Paradiso to Inferno: A long two-part explanation of the Moggi-Juventus scandal in Italy.
posted by sic to soccer at 11:22 AM - 7 comments
That piece (which is excellent, by the way) makes the large-scale corruption of the sport sound so ... possible. It sounds like Moggi was acutely aware of the fact that some games are more important, not just because of playoffs or standings implications (though of course that's a consideration), but also from a fandom standpoint. He managed to make himself into the Godfather of Italian sport, and he had everyone either in his pocket, on his side or merely afraid to cross him. And the point that's made in the very first paragraph is telling: he's serving out his suspension in opulence. He may have gotten caught arranging favorable situations for Juve, but he's far from the big loser here. Juve's fans. fans of Italian soccer, they're the big losers. The way the story breaks it down, this could very easily happen again. All you need is a tough sonofabitch with good people skills, enough ambition & organizational chops, and a gaping hole where his moral code should be, and we could easily see this again. And again.
posted by chicobangs at 01:01 PM on July 30
Well, it's business as usual, as they said in the article.
posted by igottheblues at 03:47 PM on July 30
In Tim Parks A Season With Verona, a book as irritating as it is brilliant, he comments all the way through that most of Italy simply accept that the game is corrupt and while it is irritating, it is a simple fact of life. If the game is as corrupt as Parks suggests, I don't really have any sympathy with Juve fans; they were not complaining too loudly when it was all going their way.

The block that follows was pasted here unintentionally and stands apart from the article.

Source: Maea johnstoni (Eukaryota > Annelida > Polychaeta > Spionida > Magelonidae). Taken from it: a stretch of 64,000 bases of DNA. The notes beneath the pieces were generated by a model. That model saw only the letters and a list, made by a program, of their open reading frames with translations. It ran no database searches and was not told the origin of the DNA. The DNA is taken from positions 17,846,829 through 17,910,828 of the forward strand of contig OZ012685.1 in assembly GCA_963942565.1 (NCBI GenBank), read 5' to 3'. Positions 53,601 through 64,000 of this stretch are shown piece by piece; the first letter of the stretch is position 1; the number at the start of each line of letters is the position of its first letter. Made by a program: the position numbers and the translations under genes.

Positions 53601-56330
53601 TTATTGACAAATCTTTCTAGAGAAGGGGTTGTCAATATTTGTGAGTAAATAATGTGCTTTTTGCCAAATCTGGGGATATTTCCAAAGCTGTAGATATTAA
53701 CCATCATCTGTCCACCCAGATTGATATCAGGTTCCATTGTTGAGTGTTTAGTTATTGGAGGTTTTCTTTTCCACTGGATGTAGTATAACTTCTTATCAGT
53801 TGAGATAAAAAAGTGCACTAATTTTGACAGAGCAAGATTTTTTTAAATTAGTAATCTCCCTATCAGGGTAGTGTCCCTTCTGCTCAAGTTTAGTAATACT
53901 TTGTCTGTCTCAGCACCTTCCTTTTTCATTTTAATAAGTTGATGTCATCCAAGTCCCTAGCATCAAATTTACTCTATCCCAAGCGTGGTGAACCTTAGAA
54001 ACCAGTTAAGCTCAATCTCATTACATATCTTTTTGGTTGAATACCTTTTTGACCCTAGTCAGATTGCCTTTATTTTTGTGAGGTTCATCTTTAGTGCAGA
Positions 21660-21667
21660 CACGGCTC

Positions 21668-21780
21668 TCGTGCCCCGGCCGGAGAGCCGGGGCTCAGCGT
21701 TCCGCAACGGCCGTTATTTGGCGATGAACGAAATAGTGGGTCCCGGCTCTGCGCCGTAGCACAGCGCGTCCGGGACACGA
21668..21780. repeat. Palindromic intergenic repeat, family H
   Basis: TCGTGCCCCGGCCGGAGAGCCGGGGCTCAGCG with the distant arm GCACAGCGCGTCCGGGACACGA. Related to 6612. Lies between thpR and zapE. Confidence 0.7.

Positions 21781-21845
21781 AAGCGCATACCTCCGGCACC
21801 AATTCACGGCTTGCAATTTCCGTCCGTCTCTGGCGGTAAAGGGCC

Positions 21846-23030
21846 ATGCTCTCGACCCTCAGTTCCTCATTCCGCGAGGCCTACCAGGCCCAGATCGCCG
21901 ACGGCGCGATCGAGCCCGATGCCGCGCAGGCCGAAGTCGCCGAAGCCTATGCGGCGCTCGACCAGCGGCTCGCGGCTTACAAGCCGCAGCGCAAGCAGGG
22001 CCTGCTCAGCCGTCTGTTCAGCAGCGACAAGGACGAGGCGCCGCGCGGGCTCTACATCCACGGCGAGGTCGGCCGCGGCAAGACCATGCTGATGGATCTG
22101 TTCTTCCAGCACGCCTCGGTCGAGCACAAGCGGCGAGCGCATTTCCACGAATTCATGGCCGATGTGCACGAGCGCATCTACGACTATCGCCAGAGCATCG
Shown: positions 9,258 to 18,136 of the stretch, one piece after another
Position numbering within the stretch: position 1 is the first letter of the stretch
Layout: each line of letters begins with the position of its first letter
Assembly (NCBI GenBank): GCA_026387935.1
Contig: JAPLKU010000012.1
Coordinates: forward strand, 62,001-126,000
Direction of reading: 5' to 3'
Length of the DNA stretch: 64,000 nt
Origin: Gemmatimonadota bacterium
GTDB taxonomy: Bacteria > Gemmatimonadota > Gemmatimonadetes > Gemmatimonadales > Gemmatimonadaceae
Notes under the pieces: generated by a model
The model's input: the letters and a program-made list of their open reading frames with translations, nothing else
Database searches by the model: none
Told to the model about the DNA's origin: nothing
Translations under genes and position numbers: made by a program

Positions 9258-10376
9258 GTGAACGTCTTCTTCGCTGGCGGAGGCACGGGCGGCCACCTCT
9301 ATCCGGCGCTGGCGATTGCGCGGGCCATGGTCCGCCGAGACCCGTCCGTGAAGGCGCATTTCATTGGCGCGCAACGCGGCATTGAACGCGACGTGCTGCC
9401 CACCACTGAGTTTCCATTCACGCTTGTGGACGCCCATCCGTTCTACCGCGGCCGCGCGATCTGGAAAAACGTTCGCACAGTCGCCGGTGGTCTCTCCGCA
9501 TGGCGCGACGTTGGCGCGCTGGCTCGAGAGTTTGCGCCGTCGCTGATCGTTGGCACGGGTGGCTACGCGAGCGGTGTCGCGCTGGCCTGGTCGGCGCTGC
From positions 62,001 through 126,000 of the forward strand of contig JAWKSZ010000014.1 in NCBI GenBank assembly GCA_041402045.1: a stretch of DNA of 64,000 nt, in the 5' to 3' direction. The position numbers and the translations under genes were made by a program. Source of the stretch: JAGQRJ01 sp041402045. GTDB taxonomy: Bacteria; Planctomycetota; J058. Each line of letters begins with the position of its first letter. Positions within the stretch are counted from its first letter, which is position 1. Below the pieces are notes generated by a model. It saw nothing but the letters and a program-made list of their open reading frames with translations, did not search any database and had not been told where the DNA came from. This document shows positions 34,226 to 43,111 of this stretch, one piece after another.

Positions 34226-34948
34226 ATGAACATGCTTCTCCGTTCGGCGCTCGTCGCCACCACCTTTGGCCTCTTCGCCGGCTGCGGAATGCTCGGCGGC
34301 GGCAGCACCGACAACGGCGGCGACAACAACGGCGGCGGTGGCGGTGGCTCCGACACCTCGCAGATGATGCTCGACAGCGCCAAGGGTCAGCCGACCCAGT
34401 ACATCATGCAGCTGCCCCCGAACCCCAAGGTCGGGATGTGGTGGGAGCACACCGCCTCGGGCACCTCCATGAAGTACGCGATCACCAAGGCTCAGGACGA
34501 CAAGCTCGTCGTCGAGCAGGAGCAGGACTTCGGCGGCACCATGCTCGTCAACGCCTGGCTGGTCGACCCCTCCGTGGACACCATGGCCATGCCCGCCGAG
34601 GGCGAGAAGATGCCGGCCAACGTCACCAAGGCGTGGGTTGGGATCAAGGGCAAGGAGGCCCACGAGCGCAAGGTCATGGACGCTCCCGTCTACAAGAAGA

posted by Fat Buddha at 04:27 PM on July 30
Sadly the Tim Parks book is echoed by The Miracle of Castel Di Sangro by Joe McGinniss where the author follows a lower division team through the season that includes match fixing, racism, etc.
posted by outsidemid4 at 08:15 PM on July 30
a book as irritating as it is brilliant Sums up everything he has written. I consider him to be the European version of David Foster Wallace. The SpoFi Book Club is now open. /Goes back to the paperback edition of Europa.
posted by owlhouse at 08:20 PM on July 30
What I found most interesting about this piece is the insight into Italian culture. Like you say chicobangs, you can easily see how the ingrained cultural desire to "put your interests first and foremost always" can easily spiral out of control when it is systematically applied by someone with great influence like Moggi. Oh, and an even better example of this is of course Berlusconi himself. Club owner, media tycoon and Prime Minister? Wtf? By the way, a similar cultural situation played itself out in Argentina with the insanely corrupt presidency of Carlos Menem. Ironically, even after all the corruption nearly crushed Argentina's economy forever, Menem was almost re-elected in the election that Kirchner won. In "picaresque" cultures like Italy and Argentina, people respect a man who has the balls to "get away with it". They see their own desires reflected in that person. That is until the economy comes crashing down, or, in this case, the dignity of a cherished sport is tarnished.
posted by sic at 05:12 AM on July 31
I too found Parks' book somewhat frustrating. Call me a philistine, but I wanted to read about Italian football, not have to plough through sections on Italian culture.
posted by squealy at 05:44 AM on July 31
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